Punted as being medically approved, the health care claims suggest deep pressure stimulation helps relax and soothe the body. But the jury’s still out on their efficacy.

Nothing though escapes the sharp eye of consumer activist, Dr Harris Steinman. He

Read the rest
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Can supplements help boost your immune system (immune-booster) ?

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Posted 13 January 2021

South Africa is flooded with adverts for “immune-boosting” products, in particular claiming to be useful for Covid-19, e.g. –  Galela Oil.

(Galela Oil is a scam – there is no robust evidence at all that supports their claims, and no proof that this product even contains the ingredients they claim to have present (and at an appropriate dose).

The immune system is a very complex system.

As mentioned in a recent peer-reviewed published study: “The concept that one can “boost” immunity is a popular one. Although the only evidence-based approach to this is vaccination, the lay public is exposed to a wide range of information on how to boost immunity”. https://www.ncbi.nlm.nih.gov/pmc/articles/PMC6673706/

Harvard University’s Women’s Health Watch has recently published an article on “immune boosters”.

They conclude:

Your money might be better spent on something else.

Harvard University’s Women’s Health Watch

Published: January, 2020

During the … Read the rest

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New advertising authority takes firm stand against quackery

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Posted 14 December 2020

By 

Board says it will rule even on advertising claims by companies that are not members

The Advertising Regulatory Board (ARB) has made it clear that it will rule against companies that make unproven medical claims, even if those companies are not members of the ARB.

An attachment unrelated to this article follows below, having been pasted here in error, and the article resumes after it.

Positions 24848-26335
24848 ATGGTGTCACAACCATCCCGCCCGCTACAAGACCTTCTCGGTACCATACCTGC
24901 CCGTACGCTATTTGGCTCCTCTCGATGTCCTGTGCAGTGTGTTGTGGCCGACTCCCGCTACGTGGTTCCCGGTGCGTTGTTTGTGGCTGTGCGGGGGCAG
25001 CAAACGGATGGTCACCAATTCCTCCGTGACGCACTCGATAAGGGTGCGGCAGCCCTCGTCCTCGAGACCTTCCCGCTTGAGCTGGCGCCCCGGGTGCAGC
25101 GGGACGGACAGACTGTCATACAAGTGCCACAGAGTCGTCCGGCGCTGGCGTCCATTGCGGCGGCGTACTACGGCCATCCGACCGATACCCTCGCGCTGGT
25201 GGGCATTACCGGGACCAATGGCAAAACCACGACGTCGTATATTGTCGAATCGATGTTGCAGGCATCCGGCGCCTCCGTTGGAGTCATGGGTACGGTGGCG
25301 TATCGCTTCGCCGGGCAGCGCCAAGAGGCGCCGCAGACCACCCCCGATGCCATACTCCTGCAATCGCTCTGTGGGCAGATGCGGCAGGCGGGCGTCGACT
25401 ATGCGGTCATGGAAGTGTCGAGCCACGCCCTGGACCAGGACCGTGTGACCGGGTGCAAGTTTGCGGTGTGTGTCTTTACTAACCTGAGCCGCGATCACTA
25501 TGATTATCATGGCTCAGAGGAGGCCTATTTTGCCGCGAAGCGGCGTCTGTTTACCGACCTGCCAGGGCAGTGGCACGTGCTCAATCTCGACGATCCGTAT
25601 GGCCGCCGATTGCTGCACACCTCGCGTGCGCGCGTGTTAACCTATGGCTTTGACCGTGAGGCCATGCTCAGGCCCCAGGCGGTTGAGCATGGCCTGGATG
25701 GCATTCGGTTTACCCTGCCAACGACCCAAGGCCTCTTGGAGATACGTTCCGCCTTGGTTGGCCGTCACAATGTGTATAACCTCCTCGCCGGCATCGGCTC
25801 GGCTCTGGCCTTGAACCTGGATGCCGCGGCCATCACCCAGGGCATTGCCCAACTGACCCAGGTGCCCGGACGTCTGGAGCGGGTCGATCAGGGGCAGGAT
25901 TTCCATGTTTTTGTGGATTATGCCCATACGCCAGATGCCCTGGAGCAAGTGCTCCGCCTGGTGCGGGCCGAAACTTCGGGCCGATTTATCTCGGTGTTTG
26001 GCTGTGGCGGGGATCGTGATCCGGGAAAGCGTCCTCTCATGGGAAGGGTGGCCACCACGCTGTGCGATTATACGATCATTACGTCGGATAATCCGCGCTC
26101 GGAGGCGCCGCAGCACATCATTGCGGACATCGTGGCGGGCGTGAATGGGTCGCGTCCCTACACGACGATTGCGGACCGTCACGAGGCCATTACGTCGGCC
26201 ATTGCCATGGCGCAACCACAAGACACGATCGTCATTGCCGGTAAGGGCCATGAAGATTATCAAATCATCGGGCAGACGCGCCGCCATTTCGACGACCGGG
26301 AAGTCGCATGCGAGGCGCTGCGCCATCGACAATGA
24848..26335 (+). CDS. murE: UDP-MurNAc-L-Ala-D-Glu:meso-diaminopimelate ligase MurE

ARB is a self-regulating authority, and its members join it voluntarily. There has been an ongoing debate dating back to the ARB’s predecessor, the Advertising Standards Authority (ASA), as to whether it can make rulings about the adverts of non-members.

The ARB replaced the Advertising Standards Authority (ASA) after the latter went into liquidation in 2018.

The ARB has in recent months ruled that members should remove advertisements by three companies claiming the medical efficacy of their products. All three advertisements were broadcast on M-Net during the evening. M-Net is a member of the Read the rest

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Sédatif PC – does it work?

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Posted 10 December 2020

A complaint was laid with the ARB (Advertising Regulatory Board) objecting to the claims that this product is effective for stress, anxiety and minor sleep disorders. The complainant noted that stress and insomnia are disabling conditions, which means consumers would expect a product making these types of claims to be supported by objective evidence.

Furthermore, the principle of homeopathic medicine manufacture, is to dilute the primary ingredient (which in itself has no evidence of treating these conditions), to a point where the product contains no residual molecules of its original respective ingredients. Imagine diluting panado to a point where there is not a single molecule of panado left in the tablet, and then claiming it will alleviate your headache.

In other words, according to my argument, this product is no better than simply drinking a teaspoon of tap water. If you have stress, anxiety and minor Read the rest

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Zinzino: 17 unsettling things you need to consider

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Posted 10 December 2020

I have been asked by a number of readers about Zinzino. 

Zinzino is a MLM (Multilevel marketing) company, very similar to Herbalife, Amway etc. 

Multilevel marketing (MLM) is a strategy that some direct sales companies use to encourage existing distributors to recruit new distributors. In MLM schemes, there can be hundreds or thousands of members worldwide, but relatively few earn meaningful incomes from their efforts, indicating a possible pyramid scheme. Investopedia

There is no robust evidence to confirm that these products have any significant clinically proven benefits over other vitamin supplements.

A number of relevant questions and answers regarding this company, and its products, can be found at this site which asks:

Curing the world of all its ailments, lengthening the human lifespan, and hitting a million customers in the next few years are just a few of their ambitions. But can Read the rest

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Ruling against ads for Homemark products – including detox tea and nail treatment – following complaints

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Posted 07 December 2020

Dec 06, 2020, 10:04 AM